timeless time
value object
immutable mutable
constant variable
expression statement
function procedure
conditional expr if statement
list comprehension for loop
recursive function while loop
function compose (∘) statement sequence (;)

Its important to understand that this table is a dual relation.
If we give the standard 'denotational' semantics to elements in the 'Imperate' column we get the corresponding ones in the 'Declarate' column.
Complementarily if we try to implement the elements in the Declarate column we get the second

And all too often in imperative circles eg. the python mailing list, one finds the first column treated as harder than the second.

You are teaching list-comprehensions to a noob?
When he cannot write a basic for-loop?!?!
Unfair Thoughtless Cruel Sadistic

To me this is backwards because we cannot write an assignment statement without first writing an expression (on the rhs). The reverse is possible to an arbitrary degree [FPLs are proofs by example].

IOW I guess that those who argue thus were brought up on imperative programming.

For the record:

Imperative programming precedes Functional programming [1]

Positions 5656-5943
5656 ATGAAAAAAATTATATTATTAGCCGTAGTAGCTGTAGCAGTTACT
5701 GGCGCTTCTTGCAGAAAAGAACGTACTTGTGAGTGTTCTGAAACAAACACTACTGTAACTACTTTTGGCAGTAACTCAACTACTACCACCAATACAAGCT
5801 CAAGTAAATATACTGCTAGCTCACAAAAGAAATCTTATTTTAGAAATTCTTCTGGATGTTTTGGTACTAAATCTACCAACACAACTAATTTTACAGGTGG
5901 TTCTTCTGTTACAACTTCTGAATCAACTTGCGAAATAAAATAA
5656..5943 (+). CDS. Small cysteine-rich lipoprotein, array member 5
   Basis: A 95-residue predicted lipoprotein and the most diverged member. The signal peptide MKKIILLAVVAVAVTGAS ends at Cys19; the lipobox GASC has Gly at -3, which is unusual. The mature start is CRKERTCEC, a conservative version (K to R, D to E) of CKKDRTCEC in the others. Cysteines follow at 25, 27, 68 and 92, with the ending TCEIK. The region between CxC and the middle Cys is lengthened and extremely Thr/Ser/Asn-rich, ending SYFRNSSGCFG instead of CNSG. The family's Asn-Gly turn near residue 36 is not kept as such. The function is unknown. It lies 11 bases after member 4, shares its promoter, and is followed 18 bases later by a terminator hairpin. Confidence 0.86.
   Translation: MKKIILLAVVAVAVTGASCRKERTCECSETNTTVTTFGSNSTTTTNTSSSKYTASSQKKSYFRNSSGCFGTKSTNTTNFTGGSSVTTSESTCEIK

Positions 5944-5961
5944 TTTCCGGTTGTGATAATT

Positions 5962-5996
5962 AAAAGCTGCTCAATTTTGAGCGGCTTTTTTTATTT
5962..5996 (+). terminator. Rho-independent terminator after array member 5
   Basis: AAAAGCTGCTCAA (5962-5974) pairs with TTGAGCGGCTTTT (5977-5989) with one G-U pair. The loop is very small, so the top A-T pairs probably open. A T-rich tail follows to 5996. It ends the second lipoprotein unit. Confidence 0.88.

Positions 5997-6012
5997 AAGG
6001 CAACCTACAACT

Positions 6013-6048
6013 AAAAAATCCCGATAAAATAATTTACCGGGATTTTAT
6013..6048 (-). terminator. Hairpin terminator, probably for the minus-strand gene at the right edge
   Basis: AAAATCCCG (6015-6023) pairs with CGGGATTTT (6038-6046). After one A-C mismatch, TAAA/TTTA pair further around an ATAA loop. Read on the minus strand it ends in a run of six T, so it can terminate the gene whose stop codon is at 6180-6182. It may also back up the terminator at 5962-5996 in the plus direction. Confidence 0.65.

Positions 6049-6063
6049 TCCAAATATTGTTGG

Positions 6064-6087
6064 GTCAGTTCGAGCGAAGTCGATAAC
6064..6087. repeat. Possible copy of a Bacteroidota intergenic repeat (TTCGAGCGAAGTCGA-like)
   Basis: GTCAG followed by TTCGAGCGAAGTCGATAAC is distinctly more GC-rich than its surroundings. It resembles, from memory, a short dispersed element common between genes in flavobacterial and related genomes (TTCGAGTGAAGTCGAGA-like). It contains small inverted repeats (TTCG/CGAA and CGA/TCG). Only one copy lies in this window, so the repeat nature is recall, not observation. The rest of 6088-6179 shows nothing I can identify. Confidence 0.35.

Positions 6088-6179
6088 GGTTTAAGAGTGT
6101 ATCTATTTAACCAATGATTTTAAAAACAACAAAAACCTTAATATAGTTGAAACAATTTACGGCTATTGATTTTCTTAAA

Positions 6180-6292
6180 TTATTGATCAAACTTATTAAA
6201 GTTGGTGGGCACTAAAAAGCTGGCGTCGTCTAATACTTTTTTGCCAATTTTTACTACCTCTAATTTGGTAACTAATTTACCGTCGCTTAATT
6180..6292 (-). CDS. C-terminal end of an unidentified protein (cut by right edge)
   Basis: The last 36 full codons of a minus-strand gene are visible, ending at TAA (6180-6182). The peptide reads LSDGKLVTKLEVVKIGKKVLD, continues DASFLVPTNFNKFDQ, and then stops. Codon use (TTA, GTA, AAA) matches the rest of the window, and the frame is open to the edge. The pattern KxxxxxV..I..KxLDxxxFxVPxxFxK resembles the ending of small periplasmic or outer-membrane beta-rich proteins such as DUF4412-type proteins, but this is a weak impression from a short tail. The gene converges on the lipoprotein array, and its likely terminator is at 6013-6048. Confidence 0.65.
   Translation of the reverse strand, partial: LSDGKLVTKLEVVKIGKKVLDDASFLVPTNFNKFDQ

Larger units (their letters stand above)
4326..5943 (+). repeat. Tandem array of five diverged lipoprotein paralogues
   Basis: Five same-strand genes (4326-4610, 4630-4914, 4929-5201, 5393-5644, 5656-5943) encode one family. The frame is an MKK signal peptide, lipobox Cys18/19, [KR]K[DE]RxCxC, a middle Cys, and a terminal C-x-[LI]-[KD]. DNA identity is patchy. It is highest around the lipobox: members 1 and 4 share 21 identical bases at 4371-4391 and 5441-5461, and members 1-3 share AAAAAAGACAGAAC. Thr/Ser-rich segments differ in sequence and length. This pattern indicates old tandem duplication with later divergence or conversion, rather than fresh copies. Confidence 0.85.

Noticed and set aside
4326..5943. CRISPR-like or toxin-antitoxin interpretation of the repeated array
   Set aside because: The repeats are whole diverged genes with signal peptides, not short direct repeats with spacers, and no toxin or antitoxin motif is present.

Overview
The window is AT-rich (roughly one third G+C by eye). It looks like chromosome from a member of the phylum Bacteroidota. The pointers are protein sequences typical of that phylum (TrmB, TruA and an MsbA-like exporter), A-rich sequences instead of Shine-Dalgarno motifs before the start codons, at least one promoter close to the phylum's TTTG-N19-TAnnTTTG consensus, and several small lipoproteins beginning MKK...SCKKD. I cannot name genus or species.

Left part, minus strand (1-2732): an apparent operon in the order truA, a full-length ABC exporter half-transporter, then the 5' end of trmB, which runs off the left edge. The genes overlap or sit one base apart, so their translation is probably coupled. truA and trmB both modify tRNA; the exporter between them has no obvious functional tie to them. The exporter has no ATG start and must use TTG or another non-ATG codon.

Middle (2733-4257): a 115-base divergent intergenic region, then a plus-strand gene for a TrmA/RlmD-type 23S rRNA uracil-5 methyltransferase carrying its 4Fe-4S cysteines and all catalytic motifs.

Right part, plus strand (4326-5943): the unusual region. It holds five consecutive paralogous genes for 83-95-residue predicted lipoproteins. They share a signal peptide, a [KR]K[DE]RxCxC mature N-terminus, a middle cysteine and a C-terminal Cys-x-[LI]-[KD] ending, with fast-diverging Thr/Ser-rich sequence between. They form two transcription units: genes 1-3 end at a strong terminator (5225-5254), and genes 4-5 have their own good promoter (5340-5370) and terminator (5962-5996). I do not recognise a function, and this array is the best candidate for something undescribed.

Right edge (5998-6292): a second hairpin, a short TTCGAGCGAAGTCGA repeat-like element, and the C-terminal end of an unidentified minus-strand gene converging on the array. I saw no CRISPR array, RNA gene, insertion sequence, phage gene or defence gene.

Functional Programming is prior to Imperative programming
Jury's still out on that one. I suspect that different brains are differently structured; becomes more plausible if we see that the above table can be replicated at the more…

Conceptual/Psychological level

Is Do
concept realize
semantics implement
science technology
analysis design
noun verb
scientist engineer
program process

Or more bluntly, if you regard process as more fundamental than program you are more likely to be a machine than a programmer!

Herbert Simon and Alan Newell in their Turing award lecture highlighted the two complementing and contrasting sides of CS; viz. CS as empirical inquiry. This is an old yet bold juxtaposition.  That it is old is seen in the date of the Turing award — 1975 ie 40+ years.  And yet, that it is still futuristic 40 years on is seen in the fact that almost all CS education is (dis)organized along the pernicious dichotomy: